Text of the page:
Complexity science approaches to the application foresight
Purpose ‐ This paper aims to present an exploration of recent work in complexity theory to explain why and how disruptive events happen in systems and how responses could be better, particularly in the policy-making arena. Design/methodology/approach
‐ The main method applied is critical thinking combined with a review of selected aspects of complexity theory and a general experience of applying foresight. Several new and practical implications for foresight techniques and their application are derived. Promoting variation
is examined as one way to make policies more resilient in a complex system. Findings ‐ Complexity science demonstrates that disruptive events do not need an associated trigger, as they are a normal part of a complex system. This insight implies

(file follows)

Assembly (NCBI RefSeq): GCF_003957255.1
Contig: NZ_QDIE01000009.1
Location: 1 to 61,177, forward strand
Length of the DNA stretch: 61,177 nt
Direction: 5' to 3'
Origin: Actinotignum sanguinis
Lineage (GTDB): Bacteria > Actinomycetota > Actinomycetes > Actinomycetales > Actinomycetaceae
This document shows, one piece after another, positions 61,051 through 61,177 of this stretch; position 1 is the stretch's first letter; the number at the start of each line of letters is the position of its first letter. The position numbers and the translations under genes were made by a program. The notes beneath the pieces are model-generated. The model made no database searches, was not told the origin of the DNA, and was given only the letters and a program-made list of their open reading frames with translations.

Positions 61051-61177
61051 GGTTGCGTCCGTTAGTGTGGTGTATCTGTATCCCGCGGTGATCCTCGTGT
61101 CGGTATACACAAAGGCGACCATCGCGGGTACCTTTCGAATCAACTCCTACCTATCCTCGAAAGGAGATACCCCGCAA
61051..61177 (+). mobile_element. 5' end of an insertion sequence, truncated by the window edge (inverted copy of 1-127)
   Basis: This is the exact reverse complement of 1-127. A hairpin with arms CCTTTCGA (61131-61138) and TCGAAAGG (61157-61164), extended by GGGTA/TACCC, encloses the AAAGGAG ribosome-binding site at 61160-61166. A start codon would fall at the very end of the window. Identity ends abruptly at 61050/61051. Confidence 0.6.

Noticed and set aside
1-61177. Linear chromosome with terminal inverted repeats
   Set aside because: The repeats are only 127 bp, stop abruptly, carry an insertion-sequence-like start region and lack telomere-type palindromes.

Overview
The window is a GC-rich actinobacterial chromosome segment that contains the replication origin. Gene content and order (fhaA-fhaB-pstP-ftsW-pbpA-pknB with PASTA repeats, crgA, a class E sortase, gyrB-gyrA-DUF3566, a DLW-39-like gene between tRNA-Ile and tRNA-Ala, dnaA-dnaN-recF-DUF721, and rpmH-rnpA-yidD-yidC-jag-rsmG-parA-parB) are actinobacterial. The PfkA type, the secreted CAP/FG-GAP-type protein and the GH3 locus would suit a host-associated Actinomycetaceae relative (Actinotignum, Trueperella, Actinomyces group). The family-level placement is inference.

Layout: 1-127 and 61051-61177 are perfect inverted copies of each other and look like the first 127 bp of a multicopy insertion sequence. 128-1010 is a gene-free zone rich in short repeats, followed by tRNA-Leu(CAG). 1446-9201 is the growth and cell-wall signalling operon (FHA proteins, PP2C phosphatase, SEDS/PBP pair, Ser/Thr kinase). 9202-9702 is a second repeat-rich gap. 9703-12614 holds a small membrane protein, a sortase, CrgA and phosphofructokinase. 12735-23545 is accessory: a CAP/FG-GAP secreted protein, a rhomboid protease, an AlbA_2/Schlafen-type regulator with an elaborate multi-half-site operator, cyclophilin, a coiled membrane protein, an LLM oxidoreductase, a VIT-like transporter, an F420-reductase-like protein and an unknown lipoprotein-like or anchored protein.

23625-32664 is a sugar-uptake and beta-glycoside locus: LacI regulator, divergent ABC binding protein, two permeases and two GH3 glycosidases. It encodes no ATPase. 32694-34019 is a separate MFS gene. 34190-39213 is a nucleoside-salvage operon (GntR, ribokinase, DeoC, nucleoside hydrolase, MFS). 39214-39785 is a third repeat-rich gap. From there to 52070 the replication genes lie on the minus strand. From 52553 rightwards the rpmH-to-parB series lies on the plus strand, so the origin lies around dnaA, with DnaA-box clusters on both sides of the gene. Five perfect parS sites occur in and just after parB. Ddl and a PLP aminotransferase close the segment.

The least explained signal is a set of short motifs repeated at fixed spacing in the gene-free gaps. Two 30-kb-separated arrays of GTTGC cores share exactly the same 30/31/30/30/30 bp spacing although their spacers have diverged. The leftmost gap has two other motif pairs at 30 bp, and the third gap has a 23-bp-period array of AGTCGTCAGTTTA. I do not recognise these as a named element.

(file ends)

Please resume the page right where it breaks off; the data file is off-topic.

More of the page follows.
that if we are always looking for weak signals we will certainly be caught unawares. Practical implications ‐ The assumption that disruptive events can be managed by planning and forecasting is not a workable option. Instead, policy making needs
to assume that unexpected disruptive events will happen even with the best horizon scanning system in place. Foresight techniques need to be developed to embrace emergence and to provide capabilities such as reframing to visualise systems from very different perspectives, including those considered
impossible now. Originality/value ‐ Although neither complexity theory nor the concept of reframing is new in the area of foresight, the derivation of practical implications for foresight techniques is original.